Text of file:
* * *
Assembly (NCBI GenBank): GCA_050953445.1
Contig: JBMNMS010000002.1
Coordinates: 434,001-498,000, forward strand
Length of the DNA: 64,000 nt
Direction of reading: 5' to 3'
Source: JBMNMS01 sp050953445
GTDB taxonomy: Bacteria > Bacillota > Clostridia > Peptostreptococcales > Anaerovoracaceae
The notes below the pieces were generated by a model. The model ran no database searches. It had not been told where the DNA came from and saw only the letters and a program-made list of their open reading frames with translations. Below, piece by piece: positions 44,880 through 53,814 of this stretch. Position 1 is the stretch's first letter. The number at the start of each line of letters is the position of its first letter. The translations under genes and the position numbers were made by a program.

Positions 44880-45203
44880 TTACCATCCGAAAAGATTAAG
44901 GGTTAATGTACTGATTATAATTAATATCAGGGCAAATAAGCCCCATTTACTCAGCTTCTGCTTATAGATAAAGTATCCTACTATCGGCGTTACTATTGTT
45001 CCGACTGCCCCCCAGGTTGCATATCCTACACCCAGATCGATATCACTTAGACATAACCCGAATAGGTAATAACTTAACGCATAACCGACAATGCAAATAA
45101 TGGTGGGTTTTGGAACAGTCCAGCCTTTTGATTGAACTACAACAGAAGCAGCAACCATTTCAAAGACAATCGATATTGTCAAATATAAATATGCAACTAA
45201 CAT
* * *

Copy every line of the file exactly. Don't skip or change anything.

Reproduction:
Assembly (NCBI GenBank): GCA_050953445.1
Contig: JBMNMS010000002.1
Coordinates: 434,001-498,000, forward strand
Length of the DNA: 64,000 nt
Direction of reading: 5' to 3'
Source: JBMNMS01 sp050953445
GTDB taxonomy: Bacteria > Bacillota > Clostridia > Peptostreptococcales > Anaerovoracaceae
The notes below the pieces were generated by a model. The model ran no database searches. It had not been told where the DNA came from and saw only the letters and a program-made list of their open reading frames with translations. Below, piece by piece: positions 44,880 through 53,814 of this stretch. Position 1 is the stretch's first letter. The number at the start of each line of letters is the position of its first letter. The translations under genes and the position numbers were made by a program.

Positions 44880-45203
44880 TTACCATCCGAAAAGATTAAG
44901 GGTTAATGTACTGATTATAATTAATATCAGGGCAAATAAGCCCCATTTACTCAGCTTCTGCTTATAGATAAAGTATCCTACTATCGGCGTTACTATTGTT
45001 CCGACTGCCCCCCAGGTTGCATATCCTACACCCAGATCGATATCACTTAGACATAACCCGAATAGGTAATAACTTAACGCATAACCGACAATGCAAATAA
45101 TGGTGGGTTTTGGAACAGTCCAGCCTTTTGATTGAACTACAACAGAAGCAGCAACCATTTCAAAGACAATCGATATTGTCAAATATAAATATGCAACTAA
45201 CAT